Kim Jin-wook, the inaugural chief of the Corruption Investigation Office for High-ranking Officials, speaks during a forum hosted by the Kwanhun Club, an association of senior journalists, in Seoul on Thursday. (Yonhap)
Kim Jin-wook, the head of the new powerful investigative agency, on Thursday vowed to remain politically neutral and not to give in to political pressure when it comes to investigations.
In his first public debate since taking office last month, Kim, the inaugural chief of the Corruption Investigation Office for High-ranking Officials (CIO), said he will try his best to listen to different opinions on contentious and divisive issues.
"I will be impartial towards everyone with different opinions and listen to them on open occasions in order to keep neutrality," he said during a forum hosted by the Kwanhun Club, an association of senior journalists.
While he said he was cognizant of the deeply divisive nature of the country's politics, as shown in the impeachments of two former presidents -- conservative Park Geun-hye and progressive Ron Moo-hyun -- he will act according to "law and principle" while actively communicating with people of all parties.
Throughout the forum, he emphasized the importance of maintaining neutrality and tried to dispel concerns about political influence.
"There is no such thing as a hotline with the president and there won't be one in the future," he said, adding that he and the agency will "avoid taking on cases that might trigger questions about our impartiality."
"There were many cases where the political neutrality of an investigation was thrown into doubt because of its timing," he said, stressing that the CIO will avoid provoking unnecessary controversies by refraining from holding sensitive investigations ahead of elections.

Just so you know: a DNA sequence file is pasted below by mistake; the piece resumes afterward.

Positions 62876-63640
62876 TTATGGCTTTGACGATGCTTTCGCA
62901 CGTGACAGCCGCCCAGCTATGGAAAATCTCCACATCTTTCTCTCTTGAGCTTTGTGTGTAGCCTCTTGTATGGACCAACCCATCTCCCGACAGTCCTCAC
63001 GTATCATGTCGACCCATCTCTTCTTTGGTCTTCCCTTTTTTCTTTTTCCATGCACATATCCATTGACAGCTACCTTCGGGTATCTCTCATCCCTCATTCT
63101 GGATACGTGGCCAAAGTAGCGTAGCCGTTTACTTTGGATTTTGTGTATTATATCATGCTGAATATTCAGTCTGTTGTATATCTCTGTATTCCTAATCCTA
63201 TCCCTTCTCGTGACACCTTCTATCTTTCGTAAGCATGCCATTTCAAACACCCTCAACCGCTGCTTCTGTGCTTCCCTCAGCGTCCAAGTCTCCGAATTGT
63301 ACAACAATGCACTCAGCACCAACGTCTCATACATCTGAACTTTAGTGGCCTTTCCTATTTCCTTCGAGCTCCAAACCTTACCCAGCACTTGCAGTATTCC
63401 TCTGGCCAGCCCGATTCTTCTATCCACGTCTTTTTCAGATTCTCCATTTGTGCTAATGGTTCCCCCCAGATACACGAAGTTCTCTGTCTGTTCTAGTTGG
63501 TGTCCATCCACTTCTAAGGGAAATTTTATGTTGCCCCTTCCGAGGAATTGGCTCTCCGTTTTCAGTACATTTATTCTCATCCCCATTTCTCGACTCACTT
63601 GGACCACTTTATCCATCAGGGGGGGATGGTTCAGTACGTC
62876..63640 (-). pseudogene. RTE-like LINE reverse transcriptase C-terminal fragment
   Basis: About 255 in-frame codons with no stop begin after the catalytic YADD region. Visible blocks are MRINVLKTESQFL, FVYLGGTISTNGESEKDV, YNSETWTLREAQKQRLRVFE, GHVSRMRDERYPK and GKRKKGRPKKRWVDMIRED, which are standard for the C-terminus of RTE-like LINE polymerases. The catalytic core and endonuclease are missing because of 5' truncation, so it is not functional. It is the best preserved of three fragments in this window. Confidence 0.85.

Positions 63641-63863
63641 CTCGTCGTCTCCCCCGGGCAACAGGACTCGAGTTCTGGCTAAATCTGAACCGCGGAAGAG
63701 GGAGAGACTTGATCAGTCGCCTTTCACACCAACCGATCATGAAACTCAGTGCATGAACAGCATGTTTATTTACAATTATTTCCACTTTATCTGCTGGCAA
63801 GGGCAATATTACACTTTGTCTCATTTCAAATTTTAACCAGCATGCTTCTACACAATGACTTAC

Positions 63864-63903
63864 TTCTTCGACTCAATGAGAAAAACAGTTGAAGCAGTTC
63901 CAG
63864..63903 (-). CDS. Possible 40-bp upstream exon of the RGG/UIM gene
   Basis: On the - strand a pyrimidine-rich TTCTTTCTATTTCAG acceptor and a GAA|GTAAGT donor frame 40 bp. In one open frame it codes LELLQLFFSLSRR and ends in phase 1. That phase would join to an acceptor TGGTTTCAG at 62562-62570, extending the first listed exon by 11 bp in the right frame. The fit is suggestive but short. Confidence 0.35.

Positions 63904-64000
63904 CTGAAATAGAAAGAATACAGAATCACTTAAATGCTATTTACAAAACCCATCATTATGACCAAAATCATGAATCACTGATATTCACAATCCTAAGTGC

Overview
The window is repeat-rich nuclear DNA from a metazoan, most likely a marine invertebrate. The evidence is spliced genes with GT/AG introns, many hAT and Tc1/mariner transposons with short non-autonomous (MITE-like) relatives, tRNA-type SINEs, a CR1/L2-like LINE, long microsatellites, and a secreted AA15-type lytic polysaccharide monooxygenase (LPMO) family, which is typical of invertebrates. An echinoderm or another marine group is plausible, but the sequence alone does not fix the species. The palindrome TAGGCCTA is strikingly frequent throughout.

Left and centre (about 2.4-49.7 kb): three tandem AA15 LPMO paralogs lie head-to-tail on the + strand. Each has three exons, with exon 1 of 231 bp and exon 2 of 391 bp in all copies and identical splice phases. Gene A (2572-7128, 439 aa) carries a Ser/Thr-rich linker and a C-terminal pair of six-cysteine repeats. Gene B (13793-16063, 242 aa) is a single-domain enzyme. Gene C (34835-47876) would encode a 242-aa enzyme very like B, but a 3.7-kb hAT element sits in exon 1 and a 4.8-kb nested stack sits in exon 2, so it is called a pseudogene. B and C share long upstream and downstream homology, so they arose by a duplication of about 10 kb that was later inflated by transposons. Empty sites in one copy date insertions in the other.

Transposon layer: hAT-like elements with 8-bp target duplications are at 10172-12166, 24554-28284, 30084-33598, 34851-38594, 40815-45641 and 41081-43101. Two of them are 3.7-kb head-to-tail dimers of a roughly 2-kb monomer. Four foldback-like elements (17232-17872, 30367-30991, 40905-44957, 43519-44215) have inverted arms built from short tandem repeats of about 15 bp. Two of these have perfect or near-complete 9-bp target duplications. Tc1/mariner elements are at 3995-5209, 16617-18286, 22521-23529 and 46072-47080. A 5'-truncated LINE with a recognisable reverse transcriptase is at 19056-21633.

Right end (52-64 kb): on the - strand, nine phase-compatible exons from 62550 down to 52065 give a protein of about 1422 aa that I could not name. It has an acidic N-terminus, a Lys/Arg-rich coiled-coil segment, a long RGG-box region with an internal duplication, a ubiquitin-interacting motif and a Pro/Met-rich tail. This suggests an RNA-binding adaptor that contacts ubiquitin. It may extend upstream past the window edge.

The 54-year-old former judge also expected the agency to handle about 3-4 major cases a year, on top of a number of smaller cases as well.
The agency, comprised of a team of 25 prosecutors and 40 investigators, is authorized to investigate corruption cases involving former and current public officials, including the president, lawmakers and prosecutors, as well as their families.
It also has the power to indict when it comes to crimes involving the chief justice, prosecutor general, judges, prosecutors, high-ranking police and military officials.
The establishment of the agency is considered one of the most important reforms in the country's law and enforcement, as it can serve as a much-needed check and balance against the powerful prosecution service. (Yonhap)